Politics and Ethics
Chapter 9: A Case of Regulatory Taming in Norway: From Government Petroleum Fund to Ethical Pension Fund – Global
9.1 THE NORWEGIAN PETROLEUM SECTOR1 Petroleum was discovered in the North Sea in 1969. Production began in June 1971, and in the following years a number of major offshore petroleum discoveries were made all the way up along the economic zone to the Barents Sea. Today, there are more than 50 fields in production on the Norwegian continental shelf. But this development began earlier than that. In 1962, Philips Petroleum sent an application to the Norwegian government in order to explore oil opportunities in the North Sea. The international company asked for a license for the part of the North Sea that could possibly be included in the Norwegian shelf. The offer was for USD 160 000 per month (www.regjeringen.no). The government interpreted the offer as the company’s attempt to secure exclusive rights and thus it did not accept. It was out of the question for the authorities, then, to allow a single company to monopolize the shelf. A regulatory policy was formulated; if the areas were to be opened for exploration, then more companies had to be involved. Moreover, Norway was at that time confronted with two main challenges: the lack of test seismic and drilling competence and capacity and the lack of international recognition of its ownership. In May 1963, the government proclaimed sovereignty on the Norwegian continental shelf. New regulations determined both that the Norwegian State was the sole owner of any natural resources and that only the government is authorized to allocate licenses for exploration and...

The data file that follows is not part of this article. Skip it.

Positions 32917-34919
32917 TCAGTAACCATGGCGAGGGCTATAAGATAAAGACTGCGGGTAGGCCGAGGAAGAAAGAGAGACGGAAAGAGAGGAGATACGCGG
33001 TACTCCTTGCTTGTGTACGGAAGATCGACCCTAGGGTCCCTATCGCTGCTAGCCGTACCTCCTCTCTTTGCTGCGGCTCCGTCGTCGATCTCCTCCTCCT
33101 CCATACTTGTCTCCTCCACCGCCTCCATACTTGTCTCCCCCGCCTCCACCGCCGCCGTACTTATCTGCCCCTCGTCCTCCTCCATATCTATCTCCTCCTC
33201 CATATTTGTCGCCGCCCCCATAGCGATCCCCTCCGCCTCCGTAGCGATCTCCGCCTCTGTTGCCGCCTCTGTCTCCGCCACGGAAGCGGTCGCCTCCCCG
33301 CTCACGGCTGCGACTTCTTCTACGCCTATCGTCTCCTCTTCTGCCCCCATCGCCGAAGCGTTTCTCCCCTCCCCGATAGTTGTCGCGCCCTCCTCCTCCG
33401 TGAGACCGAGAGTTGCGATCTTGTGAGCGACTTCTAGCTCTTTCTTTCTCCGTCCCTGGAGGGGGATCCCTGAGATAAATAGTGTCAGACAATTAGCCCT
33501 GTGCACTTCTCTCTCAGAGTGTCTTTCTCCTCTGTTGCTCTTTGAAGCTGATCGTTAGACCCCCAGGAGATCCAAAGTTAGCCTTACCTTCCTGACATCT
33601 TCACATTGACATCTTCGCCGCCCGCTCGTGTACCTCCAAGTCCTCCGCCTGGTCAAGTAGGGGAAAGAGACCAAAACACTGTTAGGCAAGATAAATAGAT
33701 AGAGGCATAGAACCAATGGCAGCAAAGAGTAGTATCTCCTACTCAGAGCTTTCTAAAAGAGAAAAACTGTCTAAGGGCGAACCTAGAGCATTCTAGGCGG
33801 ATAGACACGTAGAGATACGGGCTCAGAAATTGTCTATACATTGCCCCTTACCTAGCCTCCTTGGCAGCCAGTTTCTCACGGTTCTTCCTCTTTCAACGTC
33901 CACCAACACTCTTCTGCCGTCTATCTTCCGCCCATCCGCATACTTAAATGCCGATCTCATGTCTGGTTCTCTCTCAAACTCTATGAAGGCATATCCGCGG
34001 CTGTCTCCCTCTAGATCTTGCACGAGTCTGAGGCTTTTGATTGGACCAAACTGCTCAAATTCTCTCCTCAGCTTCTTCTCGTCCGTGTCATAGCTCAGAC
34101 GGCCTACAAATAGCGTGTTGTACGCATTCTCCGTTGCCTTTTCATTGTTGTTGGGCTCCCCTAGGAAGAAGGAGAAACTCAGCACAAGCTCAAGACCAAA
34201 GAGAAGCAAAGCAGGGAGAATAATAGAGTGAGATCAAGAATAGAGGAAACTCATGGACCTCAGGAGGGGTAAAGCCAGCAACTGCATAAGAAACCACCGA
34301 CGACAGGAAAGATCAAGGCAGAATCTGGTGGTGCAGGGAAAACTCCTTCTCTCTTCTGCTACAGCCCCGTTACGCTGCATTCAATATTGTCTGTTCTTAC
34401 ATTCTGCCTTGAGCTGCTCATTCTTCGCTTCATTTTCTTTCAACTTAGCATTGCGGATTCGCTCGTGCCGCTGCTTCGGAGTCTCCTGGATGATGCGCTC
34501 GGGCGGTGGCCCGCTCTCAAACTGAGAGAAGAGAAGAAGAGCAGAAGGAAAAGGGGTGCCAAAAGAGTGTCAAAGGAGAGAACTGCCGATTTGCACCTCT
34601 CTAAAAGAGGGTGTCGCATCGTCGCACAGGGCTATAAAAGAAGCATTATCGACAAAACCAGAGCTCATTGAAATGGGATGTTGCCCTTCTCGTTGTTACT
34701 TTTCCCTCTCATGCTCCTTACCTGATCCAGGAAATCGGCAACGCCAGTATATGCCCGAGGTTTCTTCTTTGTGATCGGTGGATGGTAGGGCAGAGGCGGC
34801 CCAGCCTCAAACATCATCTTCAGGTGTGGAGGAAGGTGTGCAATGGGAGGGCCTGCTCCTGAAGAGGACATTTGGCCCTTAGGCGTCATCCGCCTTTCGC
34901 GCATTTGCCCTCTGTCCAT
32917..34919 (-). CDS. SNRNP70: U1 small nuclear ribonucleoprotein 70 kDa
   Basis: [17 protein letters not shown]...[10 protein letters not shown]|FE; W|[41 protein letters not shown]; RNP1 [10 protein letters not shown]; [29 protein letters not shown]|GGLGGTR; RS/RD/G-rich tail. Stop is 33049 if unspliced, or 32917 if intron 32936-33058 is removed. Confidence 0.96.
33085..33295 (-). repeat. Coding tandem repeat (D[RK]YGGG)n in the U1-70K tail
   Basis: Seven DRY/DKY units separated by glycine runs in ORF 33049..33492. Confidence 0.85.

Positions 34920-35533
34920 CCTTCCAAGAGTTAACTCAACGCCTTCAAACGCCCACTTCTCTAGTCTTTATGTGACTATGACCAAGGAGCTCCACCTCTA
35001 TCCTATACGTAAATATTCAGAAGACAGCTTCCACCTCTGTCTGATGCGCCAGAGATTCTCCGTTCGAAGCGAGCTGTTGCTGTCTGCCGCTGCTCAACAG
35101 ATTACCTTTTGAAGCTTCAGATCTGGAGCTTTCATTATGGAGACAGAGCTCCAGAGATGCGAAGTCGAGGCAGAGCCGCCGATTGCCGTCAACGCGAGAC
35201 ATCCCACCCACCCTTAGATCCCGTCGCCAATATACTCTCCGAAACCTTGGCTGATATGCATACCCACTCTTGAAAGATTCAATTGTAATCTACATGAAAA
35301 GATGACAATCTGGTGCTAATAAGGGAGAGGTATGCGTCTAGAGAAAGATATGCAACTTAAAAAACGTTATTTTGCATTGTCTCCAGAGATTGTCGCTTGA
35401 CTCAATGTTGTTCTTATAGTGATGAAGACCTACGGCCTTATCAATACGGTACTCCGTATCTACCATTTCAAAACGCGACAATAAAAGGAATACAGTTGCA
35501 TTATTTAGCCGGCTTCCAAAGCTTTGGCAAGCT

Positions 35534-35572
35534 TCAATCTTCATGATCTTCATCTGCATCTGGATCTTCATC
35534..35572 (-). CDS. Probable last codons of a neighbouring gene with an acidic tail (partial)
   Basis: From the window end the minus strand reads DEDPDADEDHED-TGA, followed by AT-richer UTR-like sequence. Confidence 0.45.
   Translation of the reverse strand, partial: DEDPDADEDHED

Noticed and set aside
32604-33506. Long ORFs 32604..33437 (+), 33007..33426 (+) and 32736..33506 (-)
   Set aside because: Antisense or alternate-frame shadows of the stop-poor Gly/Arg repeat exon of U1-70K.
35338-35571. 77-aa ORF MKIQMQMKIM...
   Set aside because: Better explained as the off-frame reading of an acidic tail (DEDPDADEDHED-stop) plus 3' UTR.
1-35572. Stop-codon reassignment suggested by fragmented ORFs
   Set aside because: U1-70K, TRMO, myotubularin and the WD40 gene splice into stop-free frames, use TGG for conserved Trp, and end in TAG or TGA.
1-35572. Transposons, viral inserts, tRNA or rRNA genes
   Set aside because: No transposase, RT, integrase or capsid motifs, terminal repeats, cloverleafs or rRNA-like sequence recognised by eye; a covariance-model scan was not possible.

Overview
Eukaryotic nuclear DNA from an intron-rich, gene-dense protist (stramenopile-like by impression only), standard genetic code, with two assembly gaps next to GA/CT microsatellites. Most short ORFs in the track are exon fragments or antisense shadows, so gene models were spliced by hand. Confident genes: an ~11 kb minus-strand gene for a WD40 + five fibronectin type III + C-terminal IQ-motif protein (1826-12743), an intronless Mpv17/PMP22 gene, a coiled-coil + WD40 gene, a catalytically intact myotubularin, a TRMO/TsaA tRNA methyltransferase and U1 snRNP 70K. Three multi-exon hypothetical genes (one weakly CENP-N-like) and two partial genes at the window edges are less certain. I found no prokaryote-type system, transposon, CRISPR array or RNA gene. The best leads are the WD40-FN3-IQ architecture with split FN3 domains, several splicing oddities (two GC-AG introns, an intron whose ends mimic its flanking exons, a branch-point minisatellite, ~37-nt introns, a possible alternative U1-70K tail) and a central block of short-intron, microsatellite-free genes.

You are not authenticated to view the full text of this chapter or article.